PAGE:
Jackson Death Revives Interest In Twitchell Mural - CBS News 8 - San Diego, CA News Station - KFMB Channel 8

Jackson Death Revives Interest In Twitch ell Mural

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LOS ANGELES (AP) - When a Los Angeles gallery mounted a retrospective of Kent Twitchell's work earlier this year the acclaimed painter figured the one thing everyone would want to see was his "lost" Michael Jackson mural.

Twitchell's larger-than-life vision, showing the entertainer decked out in a white suit and matching fedora, stood 100 feet tall and 60 feet wide. Once planned for the entire side of a Hollywood building, it was so big it had to be mounted in sections across a two-story gallery wall, the bottom of it strung out along the floor.

When visitors arrived, they made a beeline straight past it, stopping instead to admire Twitchell's two-story portrait of Steve McQueen.

How things have changed.

"Since Michael died my phone is just ringing off the hook," said Look gallery owner Jerri Levi, who mounted the April exhibition. Collectors from around the world have inquired about buying the mural, she said, and others have asked whether it will be displayed again.

But for now Twitchell is keeping it safely rolled up and hidden away.

"It would be nice to see something happen with it eventually," he said this week. "But I don't want to just hawk it and I wouldn't want to get involved in something that might be seen as cheesy. I'm an artist, not an entrepreneur."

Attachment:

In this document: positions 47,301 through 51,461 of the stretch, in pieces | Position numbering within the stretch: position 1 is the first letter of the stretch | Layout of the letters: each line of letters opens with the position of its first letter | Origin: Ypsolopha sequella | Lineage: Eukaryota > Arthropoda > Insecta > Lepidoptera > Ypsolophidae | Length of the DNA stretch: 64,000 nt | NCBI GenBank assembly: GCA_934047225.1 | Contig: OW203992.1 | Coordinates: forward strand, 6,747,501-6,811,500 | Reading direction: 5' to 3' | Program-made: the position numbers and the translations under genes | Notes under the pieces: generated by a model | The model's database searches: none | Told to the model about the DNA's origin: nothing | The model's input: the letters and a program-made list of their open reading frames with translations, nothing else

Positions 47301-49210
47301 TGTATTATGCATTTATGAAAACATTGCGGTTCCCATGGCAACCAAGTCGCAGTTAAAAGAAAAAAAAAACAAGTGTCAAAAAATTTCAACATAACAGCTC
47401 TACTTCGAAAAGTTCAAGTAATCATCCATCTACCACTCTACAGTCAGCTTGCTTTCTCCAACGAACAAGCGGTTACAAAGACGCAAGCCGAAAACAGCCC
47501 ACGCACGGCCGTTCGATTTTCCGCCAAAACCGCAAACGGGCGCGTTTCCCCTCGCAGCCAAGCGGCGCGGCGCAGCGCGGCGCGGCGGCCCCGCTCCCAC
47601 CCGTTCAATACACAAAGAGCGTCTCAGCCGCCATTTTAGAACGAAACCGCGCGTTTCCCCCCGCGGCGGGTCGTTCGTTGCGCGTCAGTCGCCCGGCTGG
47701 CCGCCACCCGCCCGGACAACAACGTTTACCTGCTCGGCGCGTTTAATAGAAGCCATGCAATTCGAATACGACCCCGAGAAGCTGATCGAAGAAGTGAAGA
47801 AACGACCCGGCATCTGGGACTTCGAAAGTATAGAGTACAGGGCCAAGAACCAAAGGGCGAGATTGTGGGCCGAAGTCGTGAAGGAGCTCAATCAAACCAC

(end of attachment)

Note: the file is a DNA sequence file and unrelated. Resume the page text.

The mural was originally planned for the side of Hollywood's historic El Capitan Theatre building, and Twitchell, whose works dot the Los Angeles skyline, collaborated with Jackson on it for three years.

"The nicest guy in the world. Down to earth. Not pretentious at all," is how he remembers him.

The project, part of a Hollywood restoration taking place at the time, was shelved in 1993. Twitchell says he was never told why but suspects Jackson having become the target of a child molestation investigation that year played a role.

Originally Jackson wanted to dress in black leather for the mural, Twitchell said, but he told him he'd like to go for a classic 1930s Hollywood pose, outfitting him in something Cary Grant would have worn at the time.

"He said, 'Oh yes, I can see that,'" Twitchell recalled.

Copyright 2009 The Associated Press.

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